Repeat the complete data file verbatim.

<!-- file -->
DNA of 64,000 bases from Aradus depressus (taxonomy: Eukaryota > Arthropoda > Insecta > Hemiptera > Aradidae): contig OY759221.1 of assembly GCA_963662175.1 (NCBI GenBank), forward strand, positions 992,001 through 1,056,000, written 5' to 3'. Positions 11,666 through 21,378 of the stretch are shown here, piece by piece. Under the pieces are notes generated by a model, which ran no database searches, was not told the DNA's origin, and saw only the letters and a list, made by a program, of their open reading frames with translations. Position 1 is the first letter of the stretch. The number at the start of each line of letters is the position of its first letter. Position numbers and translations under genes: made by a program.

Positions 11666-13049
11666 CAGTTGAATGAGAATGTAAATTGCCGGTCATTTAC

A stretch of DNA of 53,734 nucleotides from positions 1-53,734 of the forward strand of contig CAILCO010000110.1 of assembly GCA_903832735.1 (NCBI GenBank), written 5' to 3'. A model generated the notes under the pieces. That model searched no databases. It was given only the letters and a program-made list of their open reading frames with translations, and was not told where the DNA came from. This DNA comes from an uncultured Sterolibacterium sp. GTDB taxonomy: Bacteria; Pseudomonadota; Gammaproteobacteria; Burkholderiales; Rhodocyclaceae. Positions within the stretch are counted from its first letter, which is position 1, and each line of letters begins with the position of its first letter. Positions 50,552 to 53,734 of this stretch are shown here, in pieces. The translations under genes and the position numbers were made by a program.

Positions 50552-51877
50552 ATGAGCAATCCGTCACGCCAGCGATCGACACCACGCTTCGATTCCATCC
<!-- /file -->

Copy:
DNA of 64,000 bases from Aradus depressus (taxonomy: Eukaryota > Arthropoda > Insecta > Hemiptera > Aradidae): contig OY759221.1 of assembly GCA_963662175.1 (NCBI GenBank), forward strand, positions 992,001 through 1,056,000, written 5' to 3'. Positions 11,666 through 21,378 of the stretch are shown here, piece by piece. Under the pieces are notes generated by a model, which ran no database searches, was not told the DNA's origin, and saw only the letters and a list, made by a program, of their open reading frames with translations. Position 1 is the first letter of the stretch. The number at the start of each line of letters is the position of its first letter. Position numbers and translations under genes: made by a program.

Positions 11666-13049
11666 CAGTTGAATGAGAATGTAAATTGCCGGTCATTTAC

A stretch of DNA of 53,734 nucleotides from positions 1-53,734 of the forward strand of contig CAILCO010000110.1 of assembly GCA_903832735.1 (NCBI GenBank), written 5' to 3'. A model generated the notes under the pieces. That model searched no databases. It was given only the letters and a program-made list of their open reading frames with translations, and was not told where the DNA came from. This DNA comes from an uncultured Sterolibacterium sp. GTDB taxonomy: Bacteria; Pseudomonadota; Gammaproteobacteria; Burkholderiales; Rhodocyclaceae. Positions within the stretch are counted from its first letter, which is position 1, and each line of letters begins with the position of its first letter. Positions 50,552 to 53,734 of this stretch are shown here, in pieces. The translations under genes and the position numbers were made by a program.

Positions 50552-51877
50552 ATGAGCAATCCGTCACGCCAGCGATCGACACCACGCTTCGATTCCATCC